T-Mobile embraces new ‘rural’ carrier role in 4G debate

T-Mobile USA is asking the Federal Communications Commission to require that all LTE devices in the 700 MHz band be interoperable – meaning that if you roam across AT&T’s (s t) to Verizon’s (s vz)(s vod) to U.S. Cellular’s (s usm) 4G networks, your smartphone or hotspot should still work. The FCC is considering just such a rule to unify the 700 MHz band, and if implemented it would benefit a bunch of small operators. But one carrier who benefits little from the rule change is T-Mobile.

T-Mobile doesn’t own 700 MHz licenses, so it would appear to have no horse in this race. In the filing, which was first dug up by FierceWireless, T-Mobile said the whole industry stands to gain if the 700 MHz band was one big block party, where all devices could tap into every network:

Moreover, because of the concentration in the wireless marketplace, roaming is an increasingly important tool for carriers to be able to compete. Therefore, current carriers’ ability to provide roaming on 700 MHz systems will promote competition in the wireless marketplace, to the ultimate benefit of wireless consumers.

The thing is, T-Mobile’s future LTE devices are all going to run on the Advanced Wireless Service (AWS) band, which means it will have no interoperability problems with Verizon and AT&T, the primary advocates for allowing the 700 MHz band to fragment. Both Ma Bell and Big Red are using 700 MHz for their LTE networks today, but they plan to expand into AWS soon.

What’s T-Mobile’s motive here? We can only guess, but my bet is it’s taking its new membership in the Rural Cellular Association to heart by sticking up for the little guys — a club it now considers itself a part of despite its 33 million subscribers. What it comes down to is market leverage: the 700 MHz fragmentation issue isn’t just about roaming, it’s about device availability. By splitting 700 MHz into two – possibly even three – sub-bands, device makers will start tailoring their gadgets specifically for those frequencies. Just look at the two different versions of the iPad Apple(s aapl) just unveiled, each customized for AT&T and Verizon’s individual pieces of 700 MHz.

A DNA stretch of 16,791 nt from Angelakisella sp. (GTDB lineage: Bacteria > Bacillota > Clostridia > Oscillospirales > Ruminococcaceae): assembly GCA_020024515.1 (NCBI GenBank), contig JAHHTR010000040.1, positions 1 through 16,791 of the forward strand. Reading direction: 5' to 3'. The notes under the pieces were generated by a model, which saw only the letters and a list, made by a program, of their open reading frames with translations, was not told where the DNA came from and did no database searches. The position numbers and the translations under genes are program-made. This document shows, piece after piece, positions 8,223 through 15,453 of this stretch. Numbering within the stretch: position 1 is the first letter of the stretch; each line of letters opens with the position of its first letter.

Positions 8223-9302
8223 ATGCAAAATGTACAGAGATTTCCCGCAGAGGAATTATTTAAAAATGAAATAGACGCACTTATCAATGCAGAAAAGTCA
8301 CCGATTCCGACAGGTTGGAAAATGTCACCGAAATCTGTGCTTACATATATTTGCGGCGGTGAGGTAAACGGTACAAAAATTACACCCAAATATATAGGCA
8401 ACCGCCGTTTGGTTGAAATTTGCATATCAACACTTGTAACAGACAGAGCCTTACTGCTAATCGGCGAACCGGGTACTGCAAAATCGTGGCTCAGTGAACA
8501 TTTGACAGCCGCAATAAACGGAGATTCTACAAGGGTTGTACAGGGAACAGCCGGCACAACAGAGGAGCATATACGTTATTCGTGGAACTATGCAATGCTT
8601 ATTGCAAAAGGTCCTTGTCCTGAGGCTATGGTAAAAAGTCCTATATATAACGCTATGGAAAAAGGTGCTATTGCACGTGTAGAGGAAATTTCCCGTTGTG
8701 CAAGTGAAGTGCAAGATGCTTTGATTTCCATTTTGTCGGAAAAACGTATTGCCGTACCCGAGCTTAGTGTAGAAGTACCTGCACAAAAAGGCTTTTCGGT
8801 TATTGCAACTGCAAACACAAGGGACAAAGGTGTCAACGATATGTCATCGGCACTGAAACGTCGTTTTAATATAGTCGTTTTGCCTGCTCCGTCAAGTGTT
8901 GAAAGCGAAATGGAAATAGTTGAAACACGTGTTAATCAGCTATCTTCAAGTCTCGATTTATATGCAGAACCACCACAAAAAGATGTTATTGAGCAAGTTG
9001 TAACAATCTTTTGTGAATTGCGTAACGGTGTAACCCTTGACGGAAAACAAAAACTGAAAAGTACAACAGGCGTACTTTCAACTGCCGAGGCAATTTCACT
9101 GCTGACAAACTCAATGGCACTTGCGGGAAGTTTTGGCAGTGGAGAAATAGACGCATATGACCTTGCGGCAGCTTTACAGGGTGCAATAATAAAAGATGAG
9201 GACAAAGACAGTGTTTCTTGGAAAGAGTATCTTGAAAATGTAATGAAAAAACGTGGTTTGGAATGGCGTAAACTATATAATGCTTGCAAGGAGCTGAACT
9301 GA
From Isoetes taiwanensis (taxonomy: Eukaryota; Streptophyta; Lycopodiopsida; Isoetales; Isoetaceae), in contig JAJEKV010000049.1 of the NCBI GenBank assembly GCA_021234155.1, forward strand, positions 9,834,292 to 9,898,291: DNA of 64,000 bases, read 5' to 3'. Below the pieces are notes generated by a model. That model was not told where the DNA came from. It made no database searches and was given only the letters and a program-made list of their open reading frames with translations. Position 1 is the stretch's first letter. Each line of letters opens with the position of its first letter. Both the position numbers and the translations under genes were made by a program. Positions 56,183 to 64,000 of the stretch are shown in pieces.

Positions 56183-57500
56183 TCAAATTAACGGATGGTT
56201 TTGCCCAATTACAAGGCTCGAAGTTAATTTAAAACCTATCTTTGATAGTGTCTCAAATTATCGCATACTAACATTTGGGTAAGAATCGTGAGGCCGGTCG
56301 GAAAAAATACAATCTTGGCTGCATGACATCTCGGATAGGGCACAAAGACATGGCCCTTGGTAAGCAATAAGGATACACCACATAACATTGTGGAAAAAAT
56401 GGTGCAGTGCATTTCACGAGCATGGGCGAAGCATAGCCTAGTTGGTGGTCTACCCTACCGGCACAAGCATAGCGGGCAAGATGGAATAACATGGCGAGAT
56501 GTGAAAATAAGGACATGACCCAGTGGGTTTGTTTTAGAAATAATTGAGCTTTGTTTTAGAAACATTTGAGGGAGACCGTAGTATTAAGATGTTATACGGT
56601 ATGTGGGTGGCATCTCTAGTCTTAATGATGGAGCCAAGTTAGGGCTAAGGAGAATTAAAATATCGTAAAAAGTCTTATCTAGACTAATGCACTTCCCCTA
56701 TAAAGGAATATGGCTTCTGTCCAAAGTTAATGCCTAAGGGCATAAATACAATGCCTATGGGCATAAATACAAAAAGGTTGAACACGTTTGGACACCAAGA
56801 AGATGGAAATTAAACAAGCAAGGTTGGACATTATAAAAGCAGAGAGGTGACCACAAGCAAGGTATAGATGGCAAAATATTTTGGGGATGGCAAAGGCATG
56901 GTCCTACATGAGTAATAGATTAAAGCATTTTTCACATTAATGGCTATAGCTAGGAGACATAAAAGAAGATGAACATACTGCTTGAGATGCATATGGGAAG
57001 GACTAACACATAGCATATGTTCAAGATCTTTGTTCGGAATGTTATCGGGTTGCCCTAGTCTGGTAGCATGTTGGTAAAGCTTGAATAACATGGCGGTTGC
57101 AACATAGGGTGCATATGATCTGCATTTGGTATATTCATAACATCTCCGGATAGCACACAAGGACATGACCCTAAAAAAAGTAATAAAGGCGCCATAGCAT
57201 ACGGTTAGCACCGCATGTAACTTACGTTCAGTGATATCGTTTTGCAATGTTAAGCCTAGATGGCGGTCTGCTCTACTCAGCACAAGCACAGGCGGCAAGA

If vendors start building smartphones and tablets for specific operators, their initial tendency will be to focus their best work on the big operators, where the potential payoff is much bigger. But with a unified 700 MHz band, any device made for Verizon could be sold by any CDMA/LTE operator’s network and any device made for AT&T could be sold by any GSM/LTE operator.

There’s a flip side to the argument as well. You may think AT&T and Verizon are just trying to stifle competition by promoting fragmentation, but they have legitimate business and technical reasons for doing so. 700 MHz is a big band. Supporting its entire breadth from top to bottom requires additional electronic components, which ultimately add cost to the device and compromise its battery efficiency. Most significantly, though, the more generic the industry makes its devices, the more poorly those devices perform (subscription required). If we’re facing a capacity crunch, as the operators claim, introducing less efficient devices isn’t a good way to solve it.

This is one of those problems that doesn’t have a clear-cut solution, and that leaves the FCC with a tough choice. It has to weigh the benefits of promoting competition and device access – which requiring 700 MHz interoperability would definitely bring – against the benefits of encouraging faster, more efficient mobile broadband.

iPhone 4S image courtesy of IHS iSuppli.